Having one core going along for a free ride doesn't make much sense to me, at all . I can only trust that Apple knows what it is doing or that the second core can be turned on if needed. So, it's possible the theory of this A5 processor being a reject processor might be wrong. I'd like to see if someone can turn on that second core to prove it's functional. Apple is doing things that are hard to fathom. If the Apple TV sells for $99, why disable one core when two can be put in use. Is it possible there might be a heat issue? I would think that it would make more sense to use both of those cores and downclock both cores. I honestly tend to believe it's a yield problem with one core possibly not up to spec, but what do I know. I doubt that any Android vendor would ever consider disabling a working core because for them it's all about specs.
post #34 of 53
Quote:
Originally Posted by umrk_lab View Post

Interesting point, which probably explains why Apple advertises it as a single Core. But by doing so, they are outside of specifications, and guilty of lying ! ----> in either cases, there is room for suing Apple !

The Apple haters would jump all over this. Apple is cheating consumers with defective or reject components. The only thing is that if the device performs as specified, there's nothing for anyone to complain about. I just don't like that AppleTV doesn't support Hulu Plus but that has nothing to do with the hardware aspect.
post #35 of 53
Quote:
Originally Posted by Constable Odo View Post

Having one core going along for a free ride doesn't make much sense to me, at all . I can only trust that Apple knows what it is doing or that the second core can be turned on if needed. So, it's possible the theory of this A5 processor being a reject processor might be wrong. I'd like to see if someone can turn on that second core to prove it's functional. Apple is doing things that are hard to fathom. If the Apple TV sells for $99, why disable one core when two can be put in use. Is it possible there might be a heat issue? I would think that it would make more sense to use both of those cores and downclock both cores. I honestly tend to believe it's a yield problem with one core possibly not up to spec, but what do I know. I doubt that any Android vendor would ever consider disabling a working core because for them it's all about specs.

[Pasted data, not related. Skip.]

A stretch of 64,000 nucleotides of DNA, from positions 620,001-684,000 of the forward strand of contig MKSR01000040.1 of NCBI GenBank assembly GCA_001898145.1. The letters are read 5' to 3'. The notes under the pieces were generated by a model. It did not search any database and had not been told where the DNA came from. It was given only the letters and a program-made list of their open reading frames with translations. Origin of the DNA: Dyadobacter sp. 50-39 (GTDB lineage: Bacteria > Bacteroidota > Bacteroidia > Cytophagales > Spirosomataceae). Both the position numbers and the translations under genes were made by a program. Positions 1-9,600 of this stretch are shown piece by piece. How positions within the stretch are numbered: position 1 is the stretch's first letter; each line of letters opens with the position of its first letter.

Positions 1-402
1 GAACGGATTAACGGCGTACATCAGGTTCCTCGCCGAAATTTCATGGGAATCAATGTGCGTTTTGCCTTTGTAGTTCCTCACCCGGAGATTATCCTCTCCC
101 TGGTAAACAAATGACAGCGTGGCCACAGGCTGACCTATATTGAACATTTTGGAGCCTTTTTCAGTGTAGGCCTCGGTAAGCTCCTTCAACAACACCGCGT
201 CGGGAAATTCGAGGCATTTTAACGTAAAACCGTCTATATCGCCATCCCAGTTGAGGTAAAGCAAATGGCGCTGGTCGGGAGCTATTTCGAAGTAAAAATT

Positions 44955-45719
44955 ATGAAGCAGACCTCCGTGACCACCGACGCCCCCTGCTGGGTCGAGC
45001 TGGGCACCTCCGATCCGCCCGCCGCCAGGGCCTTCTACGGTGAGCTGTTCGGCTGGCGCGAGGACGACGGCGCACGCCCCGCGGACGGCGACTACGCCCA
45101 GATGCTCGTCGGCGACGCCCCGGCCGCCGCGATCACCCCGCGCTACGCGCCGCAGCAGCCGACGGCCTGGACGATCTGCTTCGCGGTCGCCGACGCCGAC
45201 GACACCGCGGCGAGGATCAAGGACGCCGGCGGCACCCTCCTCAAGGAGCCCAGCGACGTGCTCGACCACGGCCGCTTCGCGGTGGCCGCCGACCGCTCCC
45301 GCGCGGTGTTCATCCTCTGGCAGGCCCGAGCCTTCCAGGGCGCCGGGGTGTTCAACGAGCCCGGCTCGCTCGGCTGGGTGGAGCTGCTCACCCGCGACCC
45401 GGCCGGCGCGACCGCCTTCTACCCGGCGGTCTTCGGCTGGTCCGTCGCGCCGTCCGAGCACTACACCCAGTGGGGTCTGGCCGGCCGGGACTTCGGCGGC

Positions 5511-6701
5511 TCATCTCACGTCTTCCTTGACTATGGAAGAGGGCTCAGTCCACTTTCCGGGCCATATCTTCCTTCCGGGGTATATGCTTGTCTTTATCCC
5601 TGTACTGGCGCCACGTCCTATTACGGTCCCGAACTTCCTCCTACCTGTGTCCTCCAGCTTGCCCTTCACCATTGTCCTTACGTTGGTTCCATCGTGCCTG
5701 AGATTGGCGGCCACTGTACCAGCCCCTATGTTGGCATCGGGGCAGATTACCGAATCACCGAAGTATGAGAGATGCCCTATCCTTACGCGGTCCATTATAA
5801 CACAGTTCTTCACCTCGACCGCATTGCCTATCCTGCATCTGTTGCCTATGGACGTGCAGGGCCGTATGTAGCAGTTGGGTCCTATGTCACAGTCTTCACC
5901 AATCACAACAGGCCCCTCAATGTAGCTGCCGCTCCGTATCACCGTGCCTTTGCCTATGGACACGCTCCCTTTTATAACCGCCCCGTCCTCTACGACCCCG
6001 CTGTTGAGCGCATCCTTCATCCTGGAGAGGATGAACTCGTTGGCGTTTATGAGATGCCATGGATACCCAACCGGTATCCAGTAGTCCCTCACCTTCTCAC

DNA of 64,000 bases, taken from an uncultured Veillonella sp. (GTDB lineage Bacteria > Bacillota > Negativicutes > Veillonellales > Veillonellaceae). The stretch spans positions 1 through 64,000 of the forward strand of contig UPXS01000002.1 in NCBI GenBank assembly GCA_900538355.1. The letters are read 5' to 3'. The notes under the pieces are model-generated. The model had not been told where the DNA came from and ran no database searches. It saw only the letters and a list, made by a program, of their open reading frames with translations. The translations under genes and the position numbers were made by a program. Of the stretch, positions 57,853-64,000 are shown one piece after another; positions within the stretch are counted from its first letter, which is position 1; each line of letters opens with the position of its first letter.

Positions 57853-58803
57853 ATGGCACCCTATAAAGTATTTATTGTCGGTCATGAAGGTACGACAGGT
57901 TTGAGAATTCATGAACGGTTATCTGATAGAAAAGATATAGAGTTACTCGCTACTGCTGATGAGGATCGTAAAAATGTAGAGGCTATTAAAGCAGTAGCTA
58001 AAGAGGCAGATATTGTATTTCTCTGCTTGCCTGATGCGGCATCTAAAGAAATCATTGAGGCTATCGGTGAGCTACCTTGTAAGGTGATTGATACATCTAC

You might reconsider your thoguhts after actually reading the article and the previous comments.
post #36 of 53
Quote:
Originally Posted by tipoo View Post

And there ya go. Some people got upset for some reason in articles where myself and some others suggested it was die-harvested. Its a normal practice, no reason for Apple not to do it.


More interesting is that this is 32nm rather than 45 like the A5X, I wonder if that means a silently updated 2012 iPad with lower power consuming 32nm chips.

...but... but... but... I paid for two fully functioning cores. So, can I get half my money back?
post #37 of 53
My god man it couldn't be any clearer than has been explained in this thread. It is common practice in the industry to bin parts. Is that difficult to understand?